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Free MySQL QA & Bash/Linux Training Series

 | March 17, 2015 |  Posted In: Insight for DBAs, Insight for Developers, MySQL, Percona MySQL Training, Quality Assurance

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Free MySQL QA & Bash/Linux Training Series from Percona

Welcome to the MySQL QA Training Series!

If you have not read our introductory blog post on pquery yet, I’d recommend reading that one first to get a bit of background. The community is enthuastic about pquery, and today I am happy to announce a full training series on pquery and more. Whether you are a Linux or MySQL newbie or a seasoned QA engineer, there is something here for you. From Bash scripting (see episode 1 below), to every aspect of the new pquery framework, it is my hope that you enjoy this series. If you do, please leave us a comment 🙂

Database quality assurance is not as straightforward as it may seem. It’s not a matter of point-and-click, but rather of many intertwined tools and scripts. Beyond that, due to the complexity of the underlying product, it’s about having an overall plan or vision on how to adequately test the product in every aspect.

Take for example the SELECT statement; it allows specifying about 30 different clauses or modifiers (GROUP BY, WHERE, ORDER, LIMIT, HAVING, …). Then, think further about what one could do inside these clauses, or inside subselects etc. The number of possible combinations (exhaustive testing) of all commands (and all formats and variations thereof) plus all mysqld options (nearly 500 of them) is for all intents and purposes infinite, and thus seemingly impossible to test.

In Episode 13, an approach is proposed which, in our view, adequately solves this test infinite-possibility coverage problem through the use of random spread coverage testing and sql interleaving.Knowing your Bash/Linux/Gnu scripting well is also an almost definite prerequisite to getting started with mysqld QA. Episode 1 in this series is over 3.5 hours of in-depth (from easy to advanced) training on many often-used Bash commands and topics. From ls to sed, from cp to xargs and from variables to arrays. Enjoy!

Without further ado, here are the planned upcoming episodes:

MySQL QA Episode 1: Bash/GNU Tools & Linux Upskill & Scripting Fun
MySQL QA Episode 2: Build a MySQL Server: Git, Compiling, Build Tools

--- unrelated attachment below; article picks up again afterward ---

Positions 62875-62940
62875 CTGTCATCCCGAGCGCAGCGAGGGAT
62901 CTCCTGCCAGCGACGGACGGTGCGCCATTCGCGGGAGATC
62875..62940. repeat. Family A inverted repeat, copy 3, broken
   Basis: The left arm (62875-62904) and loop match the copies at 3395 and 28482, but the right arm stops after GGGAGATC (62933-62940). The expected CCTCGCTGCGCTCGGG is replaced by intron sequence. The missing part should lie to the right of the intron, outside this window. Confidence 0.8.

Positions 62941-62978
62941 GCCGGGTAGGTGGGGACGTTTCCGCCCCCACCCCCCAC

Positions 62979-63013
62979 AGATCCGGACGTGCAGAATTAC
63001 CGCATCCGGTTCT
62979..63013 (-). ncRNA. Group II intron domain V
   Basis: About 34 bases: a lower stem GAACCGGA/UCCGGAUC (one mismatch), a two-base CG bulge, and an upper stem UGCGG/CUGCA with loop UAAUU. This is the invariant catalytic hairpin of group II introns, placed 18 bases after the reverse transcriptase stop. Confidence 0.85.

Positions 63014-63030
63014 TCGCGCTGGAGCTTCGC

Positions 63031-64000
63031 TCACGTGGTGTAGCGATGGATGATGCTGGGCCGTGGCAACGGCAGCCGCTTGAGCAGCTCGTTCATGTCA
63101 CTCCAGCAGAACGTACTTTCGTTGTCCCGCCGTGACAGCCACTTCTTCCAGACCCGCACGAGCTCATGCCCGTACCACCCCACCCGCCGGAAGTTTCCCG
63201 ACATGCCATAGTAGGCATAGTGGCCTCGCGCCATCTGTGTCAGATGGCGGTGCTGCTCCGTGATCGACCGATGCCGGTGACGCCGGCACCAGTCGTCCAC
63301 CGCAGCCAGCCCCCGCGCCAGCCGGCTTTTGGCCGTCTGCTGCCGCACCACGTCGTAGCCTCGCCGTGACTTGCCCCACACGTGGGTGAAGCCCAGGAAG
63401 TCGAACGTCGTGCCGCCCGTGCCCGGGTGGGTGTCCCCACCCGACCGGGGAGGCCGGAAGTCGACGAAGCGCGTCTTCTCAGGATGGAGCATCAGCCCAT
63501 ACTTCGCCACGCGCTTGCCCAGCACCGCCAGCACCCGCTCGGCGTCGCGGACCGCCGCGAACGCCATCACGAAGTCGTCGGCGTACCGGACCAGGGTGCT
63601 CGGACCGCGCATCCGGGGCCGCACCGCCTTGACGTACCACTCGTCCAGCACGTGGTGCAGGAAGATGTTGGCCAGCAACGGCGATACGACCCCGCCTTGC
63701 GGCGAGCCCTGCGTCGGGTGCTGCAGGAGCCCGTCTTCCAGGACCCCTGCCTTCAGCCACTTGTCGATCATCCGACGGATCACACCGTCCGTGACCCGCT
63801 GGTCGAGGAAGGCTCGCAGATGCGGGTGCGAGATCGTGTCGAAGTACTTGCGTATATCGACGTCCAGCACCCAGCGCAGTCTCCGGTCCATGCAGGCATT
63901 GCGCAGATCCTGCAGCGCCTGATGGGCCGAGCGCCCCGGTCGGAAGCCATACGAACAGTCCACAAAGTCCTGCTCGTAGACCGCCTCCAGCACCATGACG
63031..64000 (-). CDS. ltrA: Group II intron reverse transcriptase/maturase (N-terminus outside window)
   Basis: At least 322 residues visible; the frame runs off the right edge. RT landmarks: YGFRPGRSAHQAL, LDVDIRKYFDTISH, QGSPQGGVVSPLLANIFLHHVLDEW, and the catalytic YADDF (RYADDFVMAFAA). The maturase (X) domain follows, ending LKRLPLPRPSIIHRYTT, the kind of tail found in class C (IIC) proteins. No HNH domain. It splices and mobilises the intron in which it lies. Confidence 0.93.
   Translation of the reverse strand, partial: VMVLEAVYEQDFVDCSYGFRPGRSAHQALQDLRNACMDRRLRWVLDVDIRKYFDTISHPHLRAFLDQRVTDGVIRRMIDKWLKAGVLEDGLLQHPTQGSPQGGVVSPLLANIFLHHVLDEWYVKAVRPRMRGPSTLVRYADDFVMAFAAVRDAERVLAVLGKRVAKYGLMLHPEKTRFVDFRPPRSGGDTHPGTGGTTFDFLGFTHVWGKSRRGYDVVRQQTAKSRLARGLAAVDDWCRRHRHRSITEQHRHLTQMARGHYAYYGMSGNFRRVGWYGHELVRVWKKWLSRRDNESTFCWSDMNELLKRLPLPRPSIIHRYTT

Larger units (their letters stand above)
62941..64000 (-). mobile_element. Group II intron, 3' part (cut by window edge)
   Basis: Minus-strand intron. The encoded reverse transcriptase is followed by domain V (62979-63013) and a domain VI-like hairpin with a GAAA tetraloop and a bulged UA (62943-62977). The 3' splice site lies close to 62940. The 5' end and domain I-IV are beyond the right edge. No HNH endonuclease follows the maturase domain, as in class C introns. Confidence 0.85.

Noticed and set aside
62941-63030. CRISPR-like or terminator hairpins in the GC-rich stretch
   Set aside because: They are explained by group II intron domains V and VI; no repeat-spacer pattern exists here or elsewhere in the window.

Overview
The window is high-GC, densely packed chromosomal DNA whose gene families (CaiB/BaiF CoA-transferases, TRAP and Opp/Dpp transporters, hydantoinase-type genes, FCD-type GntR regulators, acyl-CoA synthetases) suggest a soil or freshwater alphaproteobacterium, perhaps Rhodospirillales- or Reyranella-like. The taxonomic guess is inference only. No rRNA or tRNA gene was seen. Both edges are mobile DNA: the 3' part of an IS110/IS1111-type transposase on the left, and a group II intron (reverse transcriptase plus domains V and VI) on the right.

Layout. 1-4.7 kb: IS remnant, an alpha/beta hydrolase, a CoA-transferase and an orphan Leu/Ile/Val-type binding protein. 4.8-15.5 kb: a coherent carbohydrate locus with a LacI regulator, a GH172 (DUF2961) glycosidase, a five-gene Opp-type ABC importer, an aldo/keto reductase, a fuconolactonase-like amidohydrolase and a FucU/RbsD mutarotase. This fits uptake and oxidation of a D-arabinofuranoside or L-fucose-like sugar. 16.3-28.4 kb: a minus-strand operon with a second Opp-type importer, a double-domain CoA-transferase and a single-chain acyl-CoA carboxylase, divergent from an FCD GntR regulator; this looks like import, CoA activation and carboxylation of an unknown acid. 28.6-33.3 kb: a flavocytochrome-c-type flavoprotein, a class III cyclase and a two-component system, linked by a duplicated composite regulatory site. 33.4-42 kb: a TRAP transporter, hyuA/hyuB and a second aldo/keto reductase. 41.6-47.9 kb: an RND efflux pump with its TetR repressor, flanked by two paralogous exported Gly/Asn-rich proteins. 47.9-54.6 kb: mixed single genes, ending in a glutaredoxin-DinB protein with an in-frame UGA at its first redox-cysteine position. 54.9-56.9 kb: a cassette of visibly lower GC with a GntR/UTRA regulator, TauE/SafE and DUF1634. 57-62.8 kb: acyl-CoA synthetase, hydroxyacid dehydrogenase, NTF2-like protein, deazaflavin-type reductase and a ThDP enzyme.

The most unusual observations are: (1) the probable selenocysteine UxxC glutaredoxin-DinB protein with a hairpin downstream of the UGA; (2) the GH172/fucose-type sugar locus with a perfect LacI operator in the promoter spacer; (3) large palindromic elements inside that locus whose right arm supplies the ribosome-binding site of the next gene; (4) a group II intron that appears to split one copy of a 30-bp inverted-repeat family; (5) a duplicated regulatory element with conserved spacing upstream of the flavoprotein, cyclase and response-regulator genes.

MySQL QA Episode 3: Debugging: GDB, Backtraces, Frames, Library Dependencies
MySQL QA Episode 4: QA Framework Setup Time! percona-qa, pquery, reducer & more
MySQL QA Episode 5: Preparing Your QA Run: mtr_to_sql.sh and pquery-run.sh
MySQL QA Episode 6: Analyzing & Filtering: pquery-prep-red.sh, -clean-known.sh & pquery-results.sh
MySQL QA Episode 7: Reducing Testcases for Beginners: single-threaded reducer.sh
MySQL QA Episode 8: Reducing Testcases for Engineers: tuning reducer.sh
MySQL QA Episode 9: Reducing Testcases for Experts: multi-threaded reducer.sh
MySQL QA Episode 10: Reproducing and Simplifying: How to get it Right
MySQL QA Episode 11: Valgrind Testing: Pro’s, Con’s, Why and How
MySQL QA Episode 12: My server is crashing… Now what? For customers or users experiencing a crash
MySQL QA Episode 13: A Better Approach to all MySQL Regression, Stress & Feature Testing: Random Coverage Testing & SQL Interleaving

A short introduction on each episode:

As episodes are finished, the series titles above will be linked so it’s easy to check this page for updates.

Enjoy!

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Roel Van de Paar

Roel leads Percona's QA team. Before coming to Percona, he contributed significantly to the QA infrastructure at Oracle. Roel has a varied background in IT, backed up by many industry leading certifications. He also enjoys time with God, his wife and 5 children, or heading into nature.

5 Comments

  • Great Path! Keep Going and thank you for sharing your knowledge.
    Just update post for reflecting MySQL QA Episode 5 -> it is available now ->
    https://www.percona.com/blog/2015/07/13/mysql-qa-episode-5-preparing-your-qa-run-with-pquery/

  • All, please note we have moved percona-qa to GitHub:
    https://github.com/Percona-QA/percona-qa

    To clone it, use:
    $ sudo yum install git
    $ cd ~
    $ git clone https://github.com/Percona-QA/percona-qa.git

    reducer.sh was also put directly into this repository (and it is maintained there), so *no* need anymore to separately fetch lp:randgen.

  • Wow! you seem to be the man to goto.. would love to see you do an article on the pitfalls and how to work around all the problems of remoting mysql…its giving me a fit.. see my post in the mysl php group…
    http://forums.mysql.com/read.php?52,650668,650668#msg-650668

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